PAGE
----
11 Things You Haven’t Done in Barcelona


Barcelona is the second largest city in Spain and one of the world’s most popular destinations. Here’s a list of 11 out-of-the-ordinary things to do in this vivacious and unique city.

1. Spent a day at the Labyrinth Park of Horta–one of Barcelona’s oldest historical gardens.Parque del Laberint d'Horata

Photo by Fen 


2. Dined at a rooftop or ‘terraza’ bar to escape the heat of the streets. This particular terraza is one that belongs to the Ohla HotelOhla hotel terraza

Photo by Jessica Bowler


3. Seen Casa Vicens–a modernist house designed by the famous Antonio Gaudí. It was bought by a bank recently and will eventually be turned into a museum.Facade of Casa Vicens in Barcelona

Photo by Jessica Bowler


4. Taken in the city from above at the Temple Expiatori del Sagrat Cor. It is located at the summit of Mount Tibidabo.Temple Expiatori del Sagrat Cor

Photo by I’m Out of the Office 


5. Visited the Hospital de Sant Pau. It was commissioned at the beginning of the 20th Century and has been declared a UNESCO World Heritage Site. Hospital de Sant Pau in Barcelona

Photo by Jessica Bowler 


6. Had a drink at Barcelona’s Bar Marsella. It’s supposedly the oldest bar in Barcelona and is known as the ‘absinthe bar’ by locals. Apparently Ernest Hemingway used to frequent the Marsella.Bar Marsella in Barcelona

Photo by Chasing Amber 


7. Viewed W Barcelona from Barceloneta Beach. The clubs and terraces surrounding the W are popular among locals. W Barcelona hotel

Photo by I’m Out of the Office 


8. Taken a stroll through the Parc de Cervantes. It’s home to over 10,000 roses!Parc de Cervantes in Barcelona

Photo by Jessica Bowler 


9. Bought tickets for a show at the Palau de la Música CatalanaPalau de la música catalana

Photo by Ruth Avelis 


10. Packed yourself a sandwich in true Spanish-fashion and picnicked at the Bunkers del CarmelBunkers del Carmel

Photo by Hannah Elders


11. Relaxed and had a drink at a chiringuito (a beach bar). chringuita bar barcelona

Photo by I’m Out of the Office 

Can’t get enough? Here’s an even longer list of Barcelona’s Best.

11 cosas que no has hecho en Barcelona


Barcelona es la segunda ciudad más grande en toda España y uno de los destinos más populares en todo el mundo. Aquí tenemos una lista de 11 actividades imprescindibles en esta ciudad viva y única.

1. Pasar el día en el Parque del Laberint d’Horta–uno de los jardines más antiguos de Barcelona.Parque del Laberint d'Horata

Foto by Fen 


2. Comer y beber encima de las calles en una terraza para escapar del verano. Se puede encontrar esta terraza particular en Ohla HotelOhla hotel terraza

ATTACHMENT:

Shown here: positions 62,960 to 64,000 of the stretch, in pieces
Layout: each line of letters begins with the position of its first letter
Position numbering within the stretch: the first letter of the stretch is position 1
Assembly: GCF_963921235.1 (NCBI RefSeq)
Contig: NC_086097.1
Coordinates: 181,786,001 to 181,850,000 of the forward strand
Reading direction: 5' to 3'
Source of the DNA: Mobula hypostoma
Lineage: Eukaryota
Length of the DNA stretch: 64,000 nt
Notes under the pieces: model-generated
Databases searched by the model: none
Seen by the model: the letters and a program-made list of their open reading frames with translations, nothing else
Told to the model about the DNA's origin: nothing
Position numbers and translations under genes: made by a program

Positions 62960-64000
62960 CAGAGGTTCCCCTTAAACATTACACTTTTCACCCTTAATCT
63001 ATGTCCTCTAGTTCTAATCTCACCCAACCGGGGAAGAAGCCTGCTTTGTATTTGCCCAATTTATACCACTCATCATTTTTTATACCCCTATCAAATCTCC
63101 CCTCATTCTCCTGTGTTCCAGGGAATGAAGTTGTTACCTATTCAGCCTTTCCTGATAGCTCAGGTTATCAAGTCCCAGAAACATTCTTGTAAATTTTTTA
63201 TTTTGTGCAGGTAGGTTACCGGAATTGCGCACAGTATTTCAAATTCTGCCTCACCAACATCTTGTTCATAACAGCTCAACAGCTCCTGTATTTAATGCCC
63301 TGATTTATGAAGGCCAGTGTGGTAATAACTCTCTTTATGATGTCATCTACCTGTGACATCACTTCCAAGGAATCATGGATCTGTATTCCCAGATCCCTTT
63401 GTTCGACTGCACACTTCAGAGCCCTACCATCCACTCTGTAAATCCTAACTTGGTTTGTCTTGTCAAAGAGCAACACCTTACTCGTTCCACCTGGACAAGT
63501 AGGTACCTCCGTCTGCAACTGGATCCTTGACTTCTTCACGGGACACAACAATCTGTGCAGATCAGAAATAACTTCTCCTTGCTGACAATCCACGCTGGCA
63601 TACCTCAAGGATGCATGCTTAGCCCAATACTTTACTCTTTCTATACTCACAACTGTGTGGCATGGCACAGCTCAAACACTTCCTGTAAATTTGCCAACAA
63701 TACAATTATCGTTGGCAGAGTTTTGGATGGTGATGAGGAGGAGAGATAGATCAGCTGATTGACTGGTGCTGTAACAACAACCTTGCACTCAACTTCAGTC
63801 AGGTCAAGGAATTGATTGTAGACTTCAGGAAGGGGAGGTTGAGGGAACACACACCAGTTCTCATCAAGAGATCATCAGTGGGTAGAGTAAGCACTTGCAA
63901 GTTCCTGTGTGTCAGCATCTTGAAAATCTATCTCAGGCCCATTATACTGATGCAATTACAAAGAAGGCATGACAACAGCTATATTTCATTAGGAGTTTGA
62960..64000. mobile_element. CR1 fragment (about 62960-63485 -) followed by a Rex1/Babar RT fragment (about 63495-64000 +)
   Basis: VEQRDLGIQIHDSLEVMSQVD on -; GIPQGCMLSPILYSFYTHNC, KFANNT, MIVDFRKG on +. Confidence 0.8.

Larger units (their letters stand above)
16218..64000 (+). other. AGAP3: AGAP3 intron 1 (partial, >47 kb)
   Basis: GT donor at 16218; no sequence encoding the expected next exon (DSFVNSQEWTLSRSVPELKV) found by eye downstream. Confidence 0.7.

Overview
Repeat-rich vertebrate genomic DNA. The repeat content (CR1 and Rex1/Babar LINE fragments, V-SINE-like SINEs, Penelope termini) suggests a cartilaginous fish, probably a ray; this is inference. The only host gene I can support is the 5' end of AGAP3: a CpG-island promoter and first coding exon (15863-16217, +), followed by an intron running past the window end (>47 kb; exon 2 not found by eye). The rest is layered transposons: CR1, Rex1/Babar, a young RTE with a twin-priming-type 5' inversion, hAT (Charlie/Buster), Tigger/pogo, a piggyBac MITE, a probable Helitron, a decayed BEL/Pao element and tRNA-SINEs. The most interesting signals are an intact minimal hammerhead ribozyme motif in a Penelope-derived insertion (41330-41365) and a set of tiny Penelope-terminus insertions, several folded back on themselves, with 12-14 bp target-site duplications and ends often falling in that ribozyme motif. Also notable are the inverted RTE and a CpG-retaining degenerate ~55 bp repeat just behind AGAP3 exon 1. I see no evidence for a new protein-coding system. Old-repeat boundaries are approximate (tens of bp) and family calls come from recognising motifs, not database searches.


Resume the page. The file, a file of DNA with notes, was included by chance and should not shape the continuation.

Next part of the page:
Foto por Jessica Bowler


3. Ver la Casa Vicens–una casa modernista diseñada por el famoso Antonio Gaudí. Recientemente se fue comprado por un banco bank y con tiempo se hará un museo.
Facade of Casa Vicens in Barcelona

Foto por Jessica Bowler


4. Disfrutar de la vista de la ciudad por arriba en el Temple Expiatori del Sagrat Cor. Se ubica a la cumbre del Monte de Tibidabo.Temple Expiatori del Sagrat Cor

Foto por I’m Out of the Office 


5. Visitar el Hospital de Sant Pau. Se encargó a la comienza del siglo XX y fue declarado por la UNESCO como Sitio Patrimonial Mundial **. Hospital de Sant Pau in Barcelona

Photo by Jessica Bowler 


6. Tomar una copa en Bar Marsella. Se dice que es el bar más antiguo en toda Barcelona y se conoce como el bar absinthe. Además, el autor famoso Ernest Hemingway pasaba mucho tiempo aquí. Bar Marsella in Barcelona

Foto por Chasing Amber 


7. Encontrar el hotel W Barcelona cerca de Playa de la Barceloneta. Las discotecas y terrazas que rodean el ‘W’ son muy populares entre los habitantes.W Barcelona hotel

Photo por I’m Out of the Office 


8. Darte una vuelta por el Parc de Cervantes. ¡Posee más de 10.000 rosas!Parc de Cervantes in Barcelona

Foto por Jessica Bowler 


9. Comprar billetes para un espectáculo en Palau de la Música CatalanaPalau de la música catalana

Foto por Ruth Avelis 


10. Llevarte un bocadillo y comer con los amigos y la familia en los Bunkers del CarmelBunkers del Carmel

Foto por Hannah Elders


11. Relajarte y tomar una copa en Chiringuito Las Sardinitaschringuita bar barcelona

Foto por I’m Out of the Office 

¿Tienes ganas de continuar explorando Barcelona? Aquí tienes una lista aún más larga: Los mejores sitios de Barcelona.

6 Solo Female Travelers You Want to Be When You Grow Up

Many folks dream about “throwing the bowlines” and casting off from the workaday world, in pursuit of a life of never-ending travel.

For most of us, it doesn’t go further than that. We give in to the lure of dependable income, hot running water, and easy access to Starbucks. The dream of eternal travel gets postponed.

But a few bold folks decide postponing dreams is unacceptable. They find a way, and live the life of their dreams.